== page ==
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Falling into first-half holes has become a troubling trend for Michigan in recent weeks.

This time, though, the No. 23 Wolverines finally dug one that they couldn’t climb out of.

A sloppy start coupled with a lifeless effort at both ends of the floor led to a 72-52 blowout loss to Nebraska Thursday night at Pinnacle Bank Arena.

Charles Matthews scored 15 with 6-for-10 shooting but received little help for Michigan (16-5, 5-3 Big Ten), which was playing its third game in six days and was handed its most lopsided loss since a 24-point defeat to SMU on Dec. 8, 2015.

James Palmer Jr. scored 19, Isaiah Roby 14, Isaac Copeland 13, and Anton Gill 10 for Nebraska (14-7, 5-3), which shot 55.3 percent (26-for-47) from the field and played with an energy Michigan simply couldn’t match.

BOX SCORE: Nebraska 72, Michigan 52

The Wolverines entered the game 8-0 against the Cornhuskers since they joined the Big Ten in 2011, and had won 10 straight in the series. Nebraska snapped the skid and earned its first victory over Michigan since Dec. 12, 1964.

After a miserable first half during which Michigan was never able to establish any semblance of a rhythm, it only continued to get worse over the final 20 minutes. The Wolverines couldn't come up with any answers against Nebraska's defense and the Cornhuskers used an 18-4 second-half run to extend their lead to 49-31 with 11:59 to play.

Muhammad-Ali Abdur-Rahkman scored Michigan’s lone points during the stretch with a free throw and a 3-pointer, which ended a five-minute field-goal drought, but was sandwiched around a pair of deep balls by Gill that made it an 18-point game.

All Michigan could muster was an 8-2 spurt on a free throw and layup from Abdur-Rahkman and a jumper and fast-break dunk from Jordan Poole to cut it to 51-39 with 8:38 left.

That’s as close as it would get as Palmer scored five straight with two free throws and a 3-pointer to spark a 12-3 flurry that put the game out of reach, 63-42, and prompted Michigan coach John Beilein to pull his starters with 4:57 remaining.

It was a frustrating finish for the Wolverines, who got off to a dismal start and committed nine turnovers in the first half due to careless mistakes and Nebraska's active hands. The Cornhuskers took advantage of the miscues and used an 18-4 run over a nine-minute span to take a 28-16 lead with 4:13 left in the opening frame.

After Matthews scored on a driving layup at the 11:10 mark, Michigan missed its next eight shots and endured a six-minute scoring drought before Matthews made two free throws to cut the deficit to 24-16.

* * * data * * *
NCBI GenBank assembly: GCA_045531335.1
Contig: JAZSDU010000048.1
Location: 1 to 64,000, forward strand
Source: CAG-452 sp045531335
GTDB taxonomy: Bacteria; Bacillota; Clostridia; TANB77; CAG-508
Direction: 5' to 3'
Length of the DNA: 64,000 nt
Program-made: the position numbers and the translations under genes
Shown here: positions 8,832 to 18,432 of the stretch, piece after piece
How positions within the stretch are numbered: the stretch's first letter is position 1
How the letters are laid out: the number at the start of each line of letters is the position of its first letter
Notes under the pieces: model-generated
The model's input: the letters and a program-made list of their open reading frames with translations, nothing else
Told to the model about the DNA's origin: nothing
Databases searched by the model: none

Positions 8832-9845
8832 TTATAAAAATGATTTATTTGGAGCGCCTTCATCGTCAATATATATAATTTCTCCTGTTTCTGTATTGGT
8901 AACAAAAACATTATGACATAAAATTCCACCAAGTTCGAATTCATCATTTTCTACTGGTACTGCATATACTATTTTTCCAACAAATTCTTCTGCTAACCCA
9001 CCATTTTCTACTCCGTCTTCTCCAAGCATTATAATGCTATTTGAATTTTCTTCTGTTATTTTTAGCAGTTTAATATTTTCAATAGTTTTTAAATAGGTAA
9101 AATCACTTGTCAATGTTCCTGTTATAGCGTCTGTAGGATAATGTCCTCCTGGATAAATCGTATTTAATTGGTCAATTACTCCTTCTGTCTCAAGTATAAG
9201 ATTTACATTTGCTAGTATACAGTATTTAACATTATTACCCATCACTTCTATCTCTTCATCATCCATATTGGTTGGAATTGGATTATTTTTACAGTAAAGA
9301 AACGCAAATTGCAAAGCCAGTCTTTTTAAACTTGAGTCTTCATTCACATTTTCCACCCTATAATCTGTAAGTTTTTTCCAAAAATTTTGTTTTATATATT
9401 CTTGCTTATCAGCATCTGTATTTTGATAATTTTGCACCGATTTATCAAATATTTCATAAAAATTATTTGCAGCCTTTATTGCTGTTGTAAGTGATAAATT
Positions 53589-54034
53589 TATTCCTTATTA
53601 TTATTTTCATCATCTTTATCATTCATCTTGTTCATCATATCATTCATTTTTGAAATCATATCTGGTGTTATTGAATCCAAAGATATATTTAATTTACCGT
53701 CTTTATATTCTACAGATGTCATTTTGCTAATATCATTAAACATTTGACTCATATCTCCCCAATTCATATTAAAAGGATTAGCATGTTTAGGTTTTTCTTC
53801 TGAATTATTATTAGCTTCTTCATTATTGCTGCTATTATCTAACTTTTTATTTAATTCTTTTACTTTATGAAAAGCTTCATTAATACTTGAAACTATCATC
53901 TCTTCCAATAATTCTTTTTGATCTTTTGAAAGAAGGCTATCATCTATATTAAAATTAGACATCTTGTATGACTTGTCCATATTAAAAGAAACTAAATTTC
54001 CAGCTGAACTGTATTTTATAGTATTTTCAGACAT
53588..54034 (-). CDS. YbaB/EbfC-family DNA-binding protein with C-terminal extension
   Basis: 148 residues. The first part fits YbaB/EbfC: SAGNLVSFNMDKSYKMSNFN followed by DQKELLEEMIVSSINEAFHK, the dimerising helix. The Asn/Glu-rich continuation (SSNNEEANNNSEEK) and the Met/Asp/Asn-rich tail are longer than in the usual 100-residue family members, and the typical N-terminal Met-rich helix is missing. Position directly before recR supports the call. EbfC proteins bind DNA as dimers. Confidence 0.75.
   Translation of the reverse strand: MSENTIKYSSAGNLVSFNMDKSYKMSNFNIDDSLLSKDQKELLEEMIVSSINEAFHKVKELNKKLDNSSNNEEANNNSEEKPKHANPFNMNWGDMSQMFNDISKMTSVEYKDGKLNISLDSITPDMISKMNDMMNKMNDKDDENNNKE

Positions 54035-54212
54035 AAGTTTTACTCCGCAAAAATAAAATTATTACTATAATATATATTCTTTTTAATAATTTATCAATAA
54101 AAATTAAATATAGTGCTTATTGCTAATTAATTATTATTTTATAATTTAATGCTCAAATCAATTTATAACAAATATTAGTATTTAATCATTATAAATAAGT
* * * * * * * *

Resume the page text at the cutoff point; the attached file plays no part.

Even worse, Michigan went over seven minutes between made field goals before Zavier Simpson knocked down a 3-pointer at the 3:43 mark. The Wolverines closed the half by missing 14 of their final 16 shots and trailed 32-21 at the break. It was the fifth straight game Michigan was down at halftime.

Michigan shot 32 percent (8-for-25) from the field in the first half and 37.5 percent (21-for-56) for the game.

Here are some other observations from Thursday’s loss:

♦After scoring 27 points against Michigan State and 18 against Maryland, junior center Moritz Wagner was a non-factor throughout the contest. Much like the Purdue game, Nebraska switched every ball screen with Wagner and Michigan struggled to find a response. He attempted just one shot in the first half and finished with a season-low two points on 1-for-5 shooting in 32 minutes. It was Wagner’s least productive outing in 52 games since he finished with two points at South Carolina last season.

♦For the second straight game, Beilein used a lineup with Abdur-Rahkman at point guard and Poole at the two. The reason was likely two-fold as Beilein was looking for a way to spark the offense and to get Poole, a freshman, more playing time. Poole finished with five points (2-for-6 shooting) in 16 minutes.

♦Nebraska entered the game ranked fourth in the Big Ten in 3-point field-goal percentage defense at 31.9 percent and didn't give Michigan many open looks. The Wolverines shot a season-low 22.2 percent (4-for-18) from beyond the arc, and Duncan Robinson, Abdur-Rahkman, Wagner, Matthews and Poole were a combined 1-for-12. Freshman Isaiah Livers (2-for-4) was the only player to make more than one 3-pointer.

♦The Wolverines struggled to finish around the rim the past two games against Michigan State and Maryland. But against Nebraska, that was Michigan’s best success on offense as it finished with 34 points in the paint and 10 of its 21 made fields goals on layups and dunks.

♦Michigan entered the game averaging 9.8 turnovers per game, the sixth-fewest in the nation. The Wolverines had nine in the first half and 12 total, which led to 11 Nebraska points.